The new campaign finance rule that took effect on August 1 bans politicians from using campaign money to ‘purchase, lease, rent, or make mortgage payments on residential real property,’ even if it’s a second home they occupy while in Raleigh on legislative business.

Hall said he petitioned the State Board of Elections in January to adopt the rule because of evidence that Sen. Berger was using campaign donations to ‘personally enrich himself’ with the purchase of a townhouse in Raleigh.

‘If state regulators let Berger continue to funnel money from his political donors into his pocket, then other legislators would do it, too, and we’d wind up in a cesspool of corruption scandals,’ said Hall.”

Hall says the new rule, which was unanimously adopted by the State Board of Elections in June and unanimously approved by the state Rules Review Commission in July, supersedes an informal 2016 directive from former Election Board executive director Kim Strach, in which she gave Berger the go-ahead by saying that she was unaware of any state law that proscribed the purchase scheme.

While the new rule appears to bar arrangements like the one Berger made use of going forward, it does not appear to be retroactive. Still, Hall says, Berger’s use of per diem funds for the condo was also unethical and must be addressed. Again, this is from today’s release:

“‘I focused my February complaint on the unethical use of campaign funds, but the [Legislative Ethics] Committee essentially said I should have focused on the unethical per diem payments,’ said Hall. ‘I’m filing a new complaint with that focus today, and I hope the Committee has the courage to order Sen. Berger to repay at least some of the money he unethically took from taxpayers for his personal enrichment.’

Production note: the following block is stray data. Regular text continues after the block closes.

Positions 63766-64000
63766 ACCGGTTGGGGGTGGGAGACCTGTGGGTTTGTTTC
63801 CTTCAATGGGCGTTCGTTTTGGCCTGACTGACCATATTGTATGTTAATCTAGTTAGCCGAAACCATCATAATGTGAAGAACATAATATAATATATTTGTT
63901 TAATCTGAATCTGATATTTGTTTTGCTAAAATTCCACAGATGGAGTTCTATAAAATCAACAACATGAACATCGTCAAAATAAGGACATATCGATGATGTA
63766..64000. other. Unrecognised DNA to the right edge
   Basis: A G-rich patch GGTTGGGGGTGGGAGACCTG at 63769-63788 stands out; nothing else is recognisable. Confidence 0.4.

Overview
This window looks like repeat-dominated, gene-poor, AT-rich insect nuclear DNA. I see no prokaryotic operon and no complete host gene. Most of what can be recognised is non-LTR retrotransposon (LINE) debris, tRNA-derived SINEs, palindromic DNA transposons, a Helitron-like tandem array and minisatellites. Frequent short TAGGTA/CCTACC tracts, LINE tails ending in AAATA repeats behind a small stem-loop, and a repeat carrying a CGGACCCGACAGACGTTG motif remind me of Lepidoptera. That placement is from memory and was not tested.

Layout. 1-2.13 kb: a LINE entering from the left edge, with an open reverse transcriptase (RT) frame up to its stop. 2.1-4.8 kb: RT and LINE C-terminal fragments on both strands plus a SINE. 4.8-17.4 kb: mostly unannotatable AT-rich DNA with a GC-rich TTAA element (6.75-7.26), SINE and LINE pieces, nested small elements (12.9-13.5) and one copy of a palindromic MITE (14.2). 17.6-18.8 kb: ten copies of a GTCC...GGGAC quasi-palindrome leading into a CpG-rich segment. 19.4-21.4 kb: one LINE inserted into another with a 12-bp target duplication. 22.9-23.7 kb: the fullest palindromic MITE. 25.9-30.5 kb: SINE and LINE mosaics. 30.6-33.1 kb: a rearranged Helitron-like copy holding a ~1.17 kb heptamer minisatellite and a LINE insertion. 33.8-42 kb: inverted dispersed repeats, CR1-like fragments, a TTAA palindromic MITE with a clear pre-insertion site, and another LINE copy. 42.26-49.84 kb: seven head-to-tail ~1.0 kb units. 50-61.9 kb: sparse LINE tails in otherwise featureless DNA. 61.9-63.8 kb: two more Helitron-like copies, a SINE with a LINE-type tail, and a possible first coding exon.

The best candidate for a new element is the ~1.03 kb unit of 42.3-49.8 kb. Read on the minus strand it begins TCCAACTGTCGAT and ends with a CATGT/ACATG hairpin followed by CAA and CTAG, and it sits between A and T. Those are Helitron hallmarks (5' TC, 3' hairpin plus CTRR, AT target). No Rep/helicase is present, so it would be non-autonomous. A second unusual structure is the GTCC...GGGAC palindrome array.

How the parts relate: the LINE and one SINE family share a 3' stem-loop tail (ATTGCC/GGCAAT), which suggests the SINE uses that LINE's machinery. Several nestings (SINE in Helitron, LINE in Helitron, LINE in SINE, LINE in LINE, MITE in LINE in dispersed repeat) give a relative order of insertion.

According to Hall’s complaint, Berger requested and received at least $50,000 in per-diem lodging payments from June 2016 through May 2020. That includes $44,940 that Hall confirmed with the General Assembly’s Legislative Services Office for payments for 642 days in 2017, 2018 and 2019 or an average of over 200 days per year. Hall estimated Berger accepted at least another $6,000 in lodging per diems in the 12-month period from June to December 2016 and January to May 2020, while he was receiving money from his campaign for the housing.

‘I hope Berger doesn’t try to justify his use of tax money by saying he needed the per diems to subsidize his housing costs over the last 48 months,’ Hall said. ‘He’s taken in over $3,000 a month for housing because of his campaign payments when you include the $80,000 gain on the townhouse purchase and sale that the campaign money made possible. Plus, he’s been personally gaining equity in a luxury condominium with that campaign and tax money.’

‘I wish Berger would just admit that he made a mistake by seeking and receiving government welfare payments he didn’t deserve,’ said Hall.”

Click here to read Hall’s news release, the new rule adopted by the Board of Elections, and Hall’s new complaint.

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Veteran government watchdog files new complaint against Sen. Phil Berger over townhouse purchase